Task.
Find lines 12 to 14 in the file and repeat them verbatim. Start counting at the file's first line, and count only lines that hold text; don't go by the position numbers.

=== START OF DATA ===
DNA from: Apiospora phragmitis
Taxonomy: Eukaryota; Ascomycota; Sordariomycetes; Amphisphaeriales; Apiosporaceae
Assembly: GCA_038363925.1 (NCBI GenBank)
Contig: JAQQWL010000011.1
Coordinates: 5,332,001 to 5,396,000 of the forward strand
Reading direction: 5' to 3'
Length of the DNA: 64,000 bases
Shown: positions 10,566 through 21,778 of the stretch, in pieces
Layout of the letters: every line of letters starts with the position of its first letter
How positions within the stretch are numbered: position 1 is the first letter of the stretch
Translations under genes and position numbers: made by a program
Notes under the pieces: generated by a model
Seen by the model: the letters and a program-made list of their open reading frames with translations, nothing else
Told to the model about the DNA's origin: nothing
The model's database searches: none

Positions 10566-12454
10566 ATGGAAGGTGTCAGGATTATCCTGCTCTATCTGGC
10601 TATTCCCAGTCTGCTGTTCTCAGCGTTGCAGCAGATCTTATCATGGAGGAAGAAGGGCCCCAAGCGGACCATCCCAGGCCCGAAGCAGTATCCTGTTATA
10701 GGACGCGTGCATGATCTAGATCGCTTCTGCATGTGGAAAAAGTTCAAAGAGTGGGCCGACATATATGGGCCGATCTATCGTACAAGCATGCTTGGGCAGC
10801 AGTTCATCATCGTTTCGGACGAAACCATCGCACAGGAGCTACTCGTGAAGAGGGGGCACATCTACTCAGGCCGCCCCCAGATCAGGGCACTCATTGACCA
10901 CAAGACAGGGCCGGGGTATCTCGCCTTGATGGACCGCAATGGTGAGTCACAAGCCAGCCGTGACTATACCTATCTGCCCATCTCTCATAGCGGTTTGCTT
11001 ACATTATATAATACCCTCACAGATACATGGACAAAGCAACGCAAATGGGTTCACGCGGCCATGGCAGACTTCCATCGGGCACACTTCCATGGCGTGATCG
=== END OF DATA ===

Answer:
Notes under the pieces: generated by a model
Seen by the model: the letters and a program-made list of their open reading frames with translations, nothing else
Told to the model about the DNA's origin: nothing